What is your goal? What do you want more of? What do you want less of? What do you approve of and disapprove of, you know, et cetera, I can't help, but notice that this pattern of speech though, in facts, areas of life, where it's not so much about commitment, it just becomes the normal pattern. Now we just use the same Patois for everything. So there's a, an action movie coming out with the guy that was in breaking bad. I forget the guy's name, Cranston Bryan Cranston. It's an actually moving, coming out and he's on the subway. And you know, it's the typical action movie. Seeing these guys are overconfident. He's going to show him what for secret train, black ops specialist, former security, you know, the usual meme I get so tired of it. How many people does black ops have? Gosh, that's half the country now I'm gonna, his line is I'm going to mess you up.
And I'm thinking, gosh, that is a far cry from dirty Harry, go ahead, make my day. Or do ya punk? You know that, I don't think those lines hold a candle to the kind of stuff I'm talking about with bogey and Don Draper wrapped Butler, but they're still better than I'm going to mess you up. And I think of bogey in I think it was in the Maltese Falcon. He slaps this guy and he says, when you're slapped, you'll take it. And you'll like it. And, and I think, okay, there it is. He's letting the guy know, you know, I'm not giving you the option. I'm enforcing this point of view way better than I'll go. I can't imagine bogey. I'm going to mess you up. So I do think this lack of knowing what we're committed to being certain of it and committed, meaning it's not an option. We're not asking the crowd if it's okay, that that affects our speech, as you said. But I also think that then our speech affects the rest of our speech.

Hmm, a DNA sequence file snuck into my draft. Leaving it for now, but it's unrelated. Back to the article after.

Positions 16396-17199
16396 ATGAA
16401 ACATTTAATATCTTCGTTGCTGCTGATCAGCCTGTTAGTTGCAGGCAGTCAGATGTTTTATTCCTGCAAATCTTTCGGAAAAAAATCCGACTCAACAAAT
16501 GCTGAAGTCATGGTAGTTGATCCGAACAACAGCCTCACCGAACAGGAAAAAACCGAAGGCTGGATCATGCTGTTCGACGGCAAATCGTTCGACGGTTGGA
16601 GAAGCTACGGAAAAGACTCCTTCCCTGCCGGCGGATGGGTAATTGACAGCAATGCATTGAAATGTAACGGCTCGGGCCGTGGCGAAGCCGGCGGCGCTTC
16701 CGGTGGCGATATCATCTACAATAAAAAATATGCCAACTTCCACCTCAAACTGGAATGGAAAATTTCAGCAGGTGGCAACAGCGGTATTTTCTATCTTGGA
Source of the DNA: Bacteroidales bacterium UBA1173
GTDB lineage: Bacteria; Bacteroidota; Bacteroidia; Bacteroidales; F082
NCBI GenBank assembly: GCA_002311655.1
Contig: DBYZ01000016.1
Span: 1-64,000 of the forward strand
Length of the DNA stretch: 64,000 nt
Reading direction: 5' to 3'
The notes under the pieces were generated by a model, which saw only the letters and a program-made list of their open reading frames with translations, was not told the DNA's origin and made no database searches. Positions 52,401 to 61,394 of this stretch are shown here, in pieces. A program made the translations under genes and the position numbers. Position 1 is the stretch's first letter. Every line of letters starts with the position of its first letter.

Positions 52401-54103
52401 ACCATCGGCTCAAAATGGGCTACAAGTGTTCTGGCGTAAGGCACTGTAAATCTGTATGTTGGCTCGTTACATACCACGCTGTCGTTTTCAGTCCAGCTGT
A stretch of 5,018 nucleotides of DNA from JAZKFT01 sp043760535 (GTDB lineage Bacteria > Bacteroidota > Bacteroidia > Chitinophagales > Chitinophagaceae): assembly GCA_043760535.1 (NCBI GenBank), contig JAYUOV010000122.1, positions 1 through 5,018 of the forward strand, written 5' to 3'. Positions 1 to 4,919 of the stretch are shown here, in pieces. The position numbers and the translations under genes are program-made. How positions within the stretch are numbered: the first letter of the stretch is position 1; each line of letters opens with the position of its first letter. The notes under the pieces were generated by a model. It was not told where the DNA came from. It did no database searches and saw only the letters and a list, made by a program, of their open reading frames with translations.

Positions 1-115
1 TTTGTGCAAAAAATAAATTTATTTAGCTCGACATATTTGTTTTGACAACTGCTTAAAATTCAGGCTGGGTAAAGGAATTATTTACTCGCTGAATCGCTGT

You know, one thing that's different now versus say 50 or 60 years ago is now everyone can publish. They can hit print on whatever medium you want. They can record audio podcasts and they can shoot video. And where 50, 60 years ago, the content that got into print or onto film was highly curated, right? Managed speech and presentation of self was, was managed. And now it's highly improvisational. And so I speculate that the there's probably not a substantially more propor, larger proportion of people who are less sure of themselves. It's just that now that everybody can publish, we're hearing that part of society where 50, 60 years ago, we were only hearing the curated content of the nightly news, film, television, and printed newspaper. Now I think we're saying, we're seeing, oh, look at, look at this speech pattern. But to your point, it's sort sorta reverberates now into our culture and where it, some people perhaps are saying, well, maybe that's how my characters are going to speak in my film now because it